But breaking the mold would not help a broken school system. Critics say simply busing poor kids from one failed school to another could never create a more equal and integrated school system.

Amid the chaos, some 30,000 students, mostly white, left the Boston Public Schools for parochial and private schools.

A decade after his decision, Garrity continued to oversee his plan to desegregate the city’s schools.

Federal Judge W. Arthur Garrity, pictured here in 1985, ordered Boston schools desegregated in a 1974. He died in 1999. (AP)

Federal Judge W. Arthur Garrity, pictured here in 1985, ordered Boston schools desegregated in a 1974. He died in 1999. (AP)

“Desegregation is not an event, it’s a process,” he said. “There’s work that remains to be done, and the challenges of the future I do believe are greater than the challenges of the past.”

In 1960, 90 percent of Boston was white. Today, it’s about 50 percent, but now only 13 percent of Boston public school students are white.

“He got the problem right, he got the decision right. It was the remedy that he didn’t get right,” historian Vrabel said.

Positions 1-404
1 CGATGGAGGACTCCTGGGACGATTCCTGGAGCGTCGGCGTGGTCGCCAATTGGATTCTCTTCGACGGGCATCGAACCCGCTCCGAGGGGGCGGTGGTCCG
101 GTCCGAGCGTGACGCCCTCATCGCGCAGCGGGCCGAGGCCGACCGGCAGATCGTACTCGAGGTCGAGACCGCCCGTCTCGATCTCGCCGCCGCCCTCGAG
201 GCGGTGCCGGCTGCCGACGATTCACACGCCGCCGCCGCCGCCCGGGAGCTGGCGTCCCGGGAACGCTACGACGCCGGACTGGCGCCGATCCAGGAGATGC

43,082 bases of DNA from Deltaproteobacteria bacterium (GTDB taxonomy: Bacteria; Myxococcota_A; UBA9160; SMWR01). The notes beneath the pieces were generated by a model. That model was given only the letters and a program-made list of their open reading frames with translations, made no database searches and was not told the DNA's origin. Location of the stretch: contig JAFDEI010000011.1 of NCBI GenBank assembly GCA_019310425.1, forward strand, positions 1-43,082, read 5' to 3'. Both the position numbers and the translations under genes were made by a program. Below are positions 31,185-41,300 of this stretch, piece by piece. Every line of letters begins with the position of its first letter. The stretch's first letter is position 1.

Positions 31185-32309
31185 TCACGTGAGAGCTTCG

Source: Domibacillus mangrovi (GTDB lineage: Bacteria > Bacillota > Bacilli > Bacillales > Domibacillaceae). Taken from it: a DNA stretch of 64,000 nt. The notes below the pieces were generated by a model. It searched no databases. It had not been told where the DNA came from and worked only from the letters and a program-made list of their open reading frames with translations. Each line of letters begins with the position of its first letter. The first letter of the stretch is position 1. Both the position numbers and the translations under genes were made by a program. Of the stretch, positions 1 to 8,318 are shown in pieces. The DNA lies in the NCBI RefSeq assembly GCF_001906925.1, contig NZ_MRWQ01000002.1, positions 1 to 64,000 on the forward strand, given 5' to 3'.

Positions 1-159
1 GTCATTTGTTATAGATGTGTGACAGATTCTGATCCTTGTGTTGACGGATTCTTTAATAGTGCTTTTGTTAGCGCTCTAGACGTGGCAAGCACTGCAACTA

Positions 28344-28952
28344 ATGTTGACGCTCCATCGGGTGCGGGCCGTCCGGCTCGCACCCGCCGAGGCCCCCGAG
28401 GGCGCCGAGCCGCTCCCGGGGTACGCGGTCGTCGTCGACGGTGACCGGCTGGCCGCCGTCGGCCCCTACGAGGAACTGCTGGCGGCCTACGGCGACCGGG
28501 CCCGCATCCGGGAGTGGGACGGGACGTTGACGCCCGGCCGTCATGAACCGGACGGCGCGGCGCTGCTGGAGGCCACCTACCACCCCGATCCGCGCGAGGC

Vrabel says Judge Garrity moved too fast and should have taken more time to address the deeper problems of class — social and educational.

“In attempting to redress the historical wrong of segregation, the court ignored how people live their lives,” he said. “Ignored important institutions like neighborhood schools, like a parent’s right to send kids to the school of their choice.

“His plan was a failure of public policy,” Vrabel added. “The last 40 years we’ve been pursuing a mathematical solution to desegregate the Boston Public Schools, instead of an educational solution to improve them.”

Fifteen years ago, the Boston School Committee ended the use of race as a factor in assigning students to schools. Two months later, Garrity died at home in Wellesley. He was 79.

When Garrity died, then-Boston Mayor Tom Menino said, “Whether you agreed or disagreed with his opinion a generation ago, everyone can agree that Judge Garrity’s influence on our city will be felt for a long time to come.”

Forty years after Garrity’s Boston desegregation decision, we can say the same thing.

Please follow our community rules when engaging in comment discussion on wbur.org.
Most Popular